The Creating and Restoring Equal Access to Equivalent Samples Act of 2017 aims to expedite the entry of lower-cost biosimilars and generics into the market.
It is no secret that high prescription drug costs continue to be a topic of discussion among legislators, patients, and providers. The Creating and Restoring Equal Access to Equivalent Samples (CREATES) Act of 2017 aims to provide a solution to lessen some of those costs. Introduced by Sen. Patrick Leahy (D-VT), the goal of the CREATES Act is to expedite entry of lower-cost generic and biosimilar products into the market, promoting competition and allowing lower overall prescription drug costs for patients and taxpayers.1
For biosimilar and generic products to reach the market, generic-product developers must acquire sufficient quantities of the original competitor product (“covered product”), so they can test the drugs side-by-side to prove to the FDA that they are bioequivalent. In addition, some covered products are associated with a risk evaluation and mitigation strategy (REMS). In these cases, the developers must be able to join with the manufacturer of the covered product (“license holder”) into a shared system to assure safe use of the drug, unless the secretary of the US Department of Health and Human Services (HHS) waives the requirement and allows a separate, comparable system.2
However, according to the findings that led to the bill, certain license holders are preventing generic-product developers from either obtaining enough of the covered product to perform the necessary tests or preventing the development of a shared system for REMS. This makes the drug development process more difficult and time-consuming. Hence, covered products maintain a monopoly in the marketplace for a longer period. Without comparable generic products, covered product costs can remain unchecked, because patients do not have a less expensive alternative.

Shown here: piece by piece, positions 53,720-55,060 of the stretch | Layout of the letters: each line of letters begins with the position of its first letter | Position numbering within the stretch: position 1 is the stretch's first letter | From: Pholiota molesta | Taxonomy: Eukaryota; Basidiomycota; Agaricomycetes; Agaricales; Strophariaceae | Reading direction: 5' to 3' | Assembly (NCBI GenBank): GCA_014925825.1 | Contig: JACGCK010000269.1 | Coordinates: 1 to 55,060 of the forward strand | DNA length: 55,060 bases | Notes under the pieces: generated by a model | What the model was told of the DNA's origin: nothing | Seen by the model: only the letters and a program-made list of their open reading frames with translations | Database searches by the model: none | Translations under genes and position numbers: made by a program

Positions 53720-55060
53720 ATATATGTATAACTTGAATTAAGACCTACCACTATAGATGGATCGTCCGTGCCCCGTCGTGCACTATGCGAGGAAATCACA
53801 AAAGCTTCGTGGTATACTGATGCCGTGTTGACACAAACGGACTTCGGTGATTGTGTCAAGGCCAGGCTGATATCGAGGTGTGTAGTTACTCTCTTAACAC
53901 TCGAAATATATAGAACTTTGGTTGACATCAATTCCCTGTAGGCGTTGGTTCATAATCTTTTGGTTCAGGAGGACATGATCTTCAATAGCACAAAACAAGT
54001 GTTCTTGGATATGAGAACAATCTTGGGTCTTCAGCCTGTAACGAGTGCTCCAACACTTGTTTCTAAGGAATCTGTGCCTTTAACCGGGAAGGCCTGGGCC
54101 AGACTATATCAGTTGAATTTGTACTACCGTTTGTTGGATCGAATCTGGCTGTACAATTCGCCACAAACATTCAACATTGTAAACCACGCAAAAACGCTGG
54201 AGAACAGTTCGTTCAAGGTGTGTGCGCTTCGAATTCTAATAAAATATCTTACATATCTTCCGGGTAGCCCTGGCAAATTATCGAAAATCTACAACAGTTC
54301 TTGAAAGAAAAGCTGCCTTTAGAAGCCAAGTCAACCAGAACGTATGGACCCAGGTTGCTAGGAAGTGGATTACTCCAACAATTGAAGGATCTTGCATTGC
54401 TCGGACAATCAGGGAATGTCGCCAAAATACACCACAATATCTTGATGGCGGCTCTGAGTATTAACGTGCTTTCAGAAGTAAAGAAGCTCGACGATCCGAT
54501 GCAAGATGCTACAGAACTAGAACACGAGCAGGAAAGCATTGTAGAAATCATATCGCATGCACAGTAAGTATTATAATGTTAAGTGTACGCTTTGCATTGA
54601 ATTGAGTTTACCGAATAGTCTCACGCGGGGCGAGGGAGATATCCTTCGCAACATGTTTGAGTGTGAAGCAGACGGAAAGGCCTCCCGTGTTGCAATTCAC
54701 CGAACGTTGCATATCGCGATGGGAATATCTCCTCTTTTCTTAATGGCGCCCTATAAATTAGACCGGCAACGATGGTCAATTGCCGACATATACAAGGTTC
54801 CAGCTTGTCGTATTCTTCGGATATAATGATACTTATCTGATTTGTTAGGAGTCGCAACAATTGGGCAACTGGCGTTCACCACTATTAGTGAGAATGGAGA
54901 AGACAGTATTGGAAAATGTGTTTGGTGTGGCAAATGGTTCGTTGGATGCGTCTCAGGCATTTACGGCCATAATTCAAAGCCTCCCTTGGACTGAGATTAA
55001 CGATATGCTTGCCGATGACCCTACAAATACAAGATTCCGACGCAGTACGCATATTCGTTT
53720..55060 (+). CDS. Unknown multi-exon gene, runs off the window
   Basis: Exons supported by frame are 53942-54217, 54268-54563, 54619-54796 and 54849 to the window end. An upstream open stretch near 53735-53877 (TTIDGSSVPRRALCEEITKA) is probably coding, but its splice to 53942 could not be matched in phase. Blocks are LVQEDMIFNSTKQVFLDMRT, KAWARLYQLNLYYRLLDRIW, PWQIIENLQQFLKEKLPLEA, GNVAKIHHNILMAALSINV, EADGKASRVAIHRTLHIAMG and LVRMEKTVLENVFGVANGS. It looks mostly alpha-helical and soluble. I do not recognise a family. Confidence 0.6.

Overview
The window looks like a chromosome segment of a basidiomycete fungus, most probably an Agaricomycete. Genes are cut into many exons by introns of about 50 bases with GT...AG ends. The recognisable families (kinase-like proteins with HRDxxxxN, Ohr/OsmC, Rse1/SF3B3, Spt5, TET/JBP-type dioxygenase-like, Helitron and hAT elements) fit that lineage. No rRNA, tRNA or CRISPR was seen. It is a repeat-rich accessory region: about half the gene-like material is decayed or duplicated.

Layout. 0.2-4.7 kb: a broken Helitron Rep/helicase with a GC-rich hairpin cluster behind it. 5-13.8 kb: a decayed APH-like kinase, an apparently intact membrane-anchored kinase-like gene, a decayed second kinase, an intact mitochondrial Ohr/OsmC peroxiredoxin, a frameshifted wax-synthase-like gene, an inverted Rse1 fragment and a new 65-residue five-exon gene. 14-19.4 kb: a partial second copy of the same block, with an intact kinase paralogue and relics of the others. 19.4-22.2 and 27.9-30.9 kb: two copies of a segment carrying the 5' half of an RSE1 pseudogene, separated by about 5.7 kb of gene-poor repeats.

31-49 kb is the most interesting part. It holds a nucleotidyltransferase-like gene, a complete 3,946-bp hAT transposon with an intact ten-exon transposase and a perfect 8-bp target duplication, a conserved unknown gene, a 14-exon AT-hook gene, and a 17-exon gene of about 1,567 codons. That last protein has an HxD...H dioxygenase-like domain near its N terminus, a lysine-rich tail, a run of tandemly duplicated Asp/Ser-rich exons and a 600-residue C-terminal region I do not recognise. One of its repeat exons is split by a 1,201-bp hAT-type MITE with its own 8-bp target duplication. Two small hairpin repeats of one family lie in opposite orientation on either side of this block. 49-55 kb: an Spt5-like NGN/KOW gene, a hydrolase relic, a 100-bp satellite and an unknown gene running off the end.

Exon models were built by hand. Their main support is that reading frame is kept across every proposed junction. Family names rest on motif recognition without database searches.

A noteworthy example of the necessity of this bill is the controversy that surrounded Turing Pharmaceuticals in 2015 when the company increased the price of Daraprim (pyrimethamine) by 5000% overnight.3 A former Turing Pharmaceuticals employee testified that the company’s plan for raising the price depended on restricting distribution to prevent generic-product developers from acquiring the necessary samples.
THE PROPOSED SOLUTION
The CREATES Act seeks to provide a tailored pathway to ensure that generic-product developers do not have to face roadblocks and patient safety is protected along the way. First, the bill specifies civil action that the generic-product developers can take against a license holder for failure to provide sufficient quantities of the covered product. It details when civil action can and should be brought, describes when the license holder is not to be held liable, and outlines potential remedies.
Additionally, the bill amends the Federal Food, Drug, and Cosmetic Act to allow generic-product developers to use either a single shared system for REMS or a different comparable system (ie, the latter would no longer require a special waiver). The exception to this would be if HHS Secretary Alex Azar were to determine that a different system could not assure safe use. In that instance, a single shared system would be required. Although the change in wording does not appear significant, it does alter the role of the secretary and make the REMS process easier for the generic product developers.
WHERE IT IS HEADED
The bill was initially referred to the Committee on the Judiciary. On June 14, 2018, the committee, which had approved the bill, swapped out the original legislation for new text.
With 28 cosponsors from various states and across both political parties, the CREATES Act has signif- icant support in the Senate. It is also supported by many pharmacists, physicians, and groups, such as AARP, the American College of Physicians, and the National Association of Chain Drug Stores. Whether this support translates into the bill becoming law remains to be seen.
Rachel B. Hardin is a PharmD candidate at the University of Kentucky College of Pharmacy in Lexington.Joseph L. Fink III, BSPharm, JD, DSc (Hon), FAPhA, is a professor of pharmacy law and policy and the Kentucky Pharmacists Association Endowed Professor of Leadership at the University of Kentucky College of Pharmacy.